UPDATE: Two people were removed from the Republican National Convention Tuesday after they threw nuts at an African-American CNN camera operator and said, “This is how we feed animals.” Multiple witnesses observed the exchange and RNC security and police immediately removed the two people from the Tampa Bay Times Forum. The convention released a statement saying, “Two attendees tonight exhibited deplorable behavior. Their conduct was inexcusable and unacceptable. This kind of behavior will not be tolerated.” MORE

LOS ANGELES TIMES: Former Sen. Rick Santorum accused President Obama of creating a “nightmare of dependency” and undermining welfare reform as he became the only one of Mitt Romney’s primary rivals to receive a significant speaking role at the Republican convention. In a speech that mentioned Obama frequently, but Romney only in passing, Santorum attacked the president for trying to centralize control over education and for undermining families and freedom. But it was his reprise of an inaccurate Romney campaign attack on Obama over welfare that gave Santorum’s speech its hardest edge. “This summer he showed us once again he believes in government handouts and dependency by waiving the work requirement for welfare,” Santorum said, referring to Obama. In fact, Obama did not waive the work requirement. His administration in July issued a letter to state governments saying that the Department of Health and Human Services would consider requests from states to experiment with new ways to fulfill the work requirements. The letter said that in order to receive waivers to carry out the experiments, states would have to show that their plans would move more welfare recipients into jobs than existing policies. MORE

DAILY NEWS: The recent claims by Mitt Romney’s campaign about President Obama’s welfare-to-work program have been awarded the top dishonesty rating of “four Pinocchios” from the Washington Post and called “wrong” by CNN, a “pants on fire” lie by the Pulitzer Prize-winning Politifact and “simply not true” by Factcheck.org. But Tuesday night at the Republican National Committee in Tampa, Rick Santorum called those false claims something else: a main talking point. The former Pennsylvania senator – who came the closest to derailing Romney during the 2012 GOP primaries – picked up a key Romney attack line when he told delegates that “this summer [Obama] showed us once again he believes in government handouts and dependency by waiving the work requirement for welfare. “I helped write the welfare-reform bill,” Santorum continued. “We made the law crystal clear – no president can waive the work requirement. But as with his refusal to enforce our immigration laws, President Obama rules like he is above the law.” “Basically, it’s not true; it’s inaccurate and misleading,” said Elizabeth Ananat, an assistant professor of public policy and economics at Duke University who studies poverty. She added that the Republican effort to take what had been a bipartisan policy push and “turn it into a cudgel is unfortunate – it’s election-year politics.” Politifact also said that the claim “inflames old resentments about able-bodied adults sitting around collecting public assistance.” More-partisan pundits have had harsher words for the GOP attacks, calling them a “dog-whistle” to appeal to some white working-class voters by linking a black president to stereotypes about welfare recipients not wanting to work. MORE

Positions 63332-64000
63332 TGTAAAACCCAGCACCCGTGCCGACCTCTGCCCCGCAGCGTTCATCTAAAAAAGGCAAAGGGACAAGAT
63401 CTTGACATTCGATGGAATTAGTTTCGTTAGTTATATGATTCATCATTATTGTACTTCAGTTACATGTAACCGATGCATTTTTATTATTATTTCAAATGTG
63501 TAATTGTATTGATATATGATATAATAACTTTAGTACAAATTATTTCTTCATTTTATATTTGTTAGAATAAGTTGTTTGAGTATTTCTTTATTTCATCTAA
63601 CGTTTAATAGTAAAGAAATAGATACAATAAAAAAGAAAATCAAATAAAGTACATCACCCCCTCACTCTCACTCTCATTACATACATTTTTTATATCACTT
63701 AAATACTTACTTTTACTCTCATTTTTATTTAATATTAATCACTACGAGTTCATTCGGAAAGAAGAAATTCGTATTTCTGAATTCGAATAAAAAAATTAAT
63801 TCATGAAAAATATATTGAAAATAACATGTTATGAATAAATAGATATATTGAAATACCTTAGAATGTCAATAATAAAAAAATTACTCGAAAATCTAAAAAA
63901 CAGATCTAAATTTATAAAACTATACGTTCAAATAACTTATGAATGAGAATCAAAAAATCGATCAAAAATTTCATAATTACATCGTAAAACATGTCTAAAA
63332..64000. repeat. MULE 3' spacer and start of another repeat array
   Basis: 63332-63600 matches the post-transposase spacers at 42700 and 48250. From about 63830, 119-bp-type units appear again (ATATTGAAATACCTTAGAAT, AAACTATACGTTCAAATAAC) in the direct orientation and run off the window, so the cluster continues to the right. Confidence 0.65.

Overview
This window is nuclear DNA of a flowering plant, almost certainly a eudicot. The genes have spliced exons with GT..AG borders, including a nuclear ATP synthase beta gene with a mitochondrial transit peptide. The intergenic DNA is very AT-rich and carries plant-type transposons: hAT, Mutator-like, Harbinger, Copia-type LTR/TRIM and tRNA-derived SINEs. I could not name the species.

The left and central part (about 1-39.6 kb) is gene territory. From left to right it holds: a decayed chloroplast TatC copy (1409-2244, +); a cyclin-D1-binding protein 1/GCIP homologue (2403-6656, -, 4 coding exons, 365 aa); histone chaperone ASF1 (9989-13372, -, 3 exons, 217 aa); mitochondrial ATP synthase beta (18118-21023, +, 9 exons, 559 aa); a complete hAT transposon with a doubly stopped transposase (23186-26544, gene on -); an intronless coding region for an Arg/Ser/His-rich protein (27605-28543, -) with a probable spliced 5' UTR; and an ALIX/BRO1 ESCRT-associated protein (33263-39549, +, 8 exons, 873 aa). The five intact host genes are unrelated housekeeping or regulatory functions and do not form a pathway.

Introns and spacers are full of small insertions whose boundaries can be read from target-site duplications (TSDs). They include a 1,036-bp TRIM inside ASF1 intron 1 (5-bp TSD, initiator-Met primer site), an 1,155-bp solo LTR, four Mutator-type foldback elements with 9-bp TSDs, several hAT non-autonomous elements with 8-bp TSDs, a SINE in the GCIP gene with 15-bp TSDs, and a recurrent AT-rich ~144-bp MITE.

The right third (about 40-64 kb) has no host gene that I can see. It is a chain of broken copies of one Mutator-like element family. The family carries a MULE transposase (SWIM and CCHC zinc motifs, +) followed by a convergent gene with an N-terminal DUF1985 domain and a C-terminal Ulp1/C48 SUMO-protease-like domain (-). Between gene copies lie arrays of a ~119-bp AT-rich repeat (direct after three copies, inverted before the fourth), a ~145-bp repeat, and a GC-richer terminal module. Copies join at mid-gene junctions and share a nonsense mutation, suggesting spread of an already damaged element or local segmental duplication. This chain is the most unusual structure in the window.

UPDATE: Two people were removed from the Republican National Convention Tuesday after they threw nuts at an African-American CNN camera operator and said, “This is how we feed animals.” Multiple witnesses observed the exchange and RNC security and police immediately removed the two people from the Tampa Bay Times Forum. The convention released a statement saying, “Two attendees tonight exhibited deplorable behavior. Their conduct was inexcusable and unacceptable. This kind of behavior will not be tolerated.” MORE

HUFFINGTON POST: Artur Davis is set to speak at the Republican National Convention in Tampa, Fla., and the moment stands to be the culmination of his apostasy. Davis was never really all that liberal. Once he landed in Congress, he voted for the Federal Marriage Amendment that would have banned same-sex marriage. He voted to allow drilling for oil and gas in Alaska’s National Wildlife Refuge. And most notably, or notoriously, depending on whom you ask, Davis broke party ranks with the rest of the Congressional Black Caucus to vote against President Obama’s signature health care law, criticizing it as too expensive and unwieldyThose stances, and the distancing from Alabama’s black political power structure, were seen as an attempt by Davis to bolster his conservative credentials and his independence from Obama in deeply red Alabama, with an eye on the state’s governorship. The political repercussions were resounding and total. Though polls had Davis up by 30 points in the Democratic gubernatorial primary, he ended up being throttled by Ron Sparks, who was white, even among black voters. Sparks beat Davis by 70 percent in some black Alabama counties. “You have to understand. I love Artur like a son,” U.W. Clemon, the state’s first black federal judge, told the Birmingham News at the time. “I’ve never personally known a politician with more intelligence, more gifts than Artur, with the exception of President Obama.” “But, I also have to say that I’ve never been more disappointed in a person in my life,” Clemon said about Davis’ no vote on the health care law. “Artur walked away from the people who needed him the most, and he walked away from himself.” MORE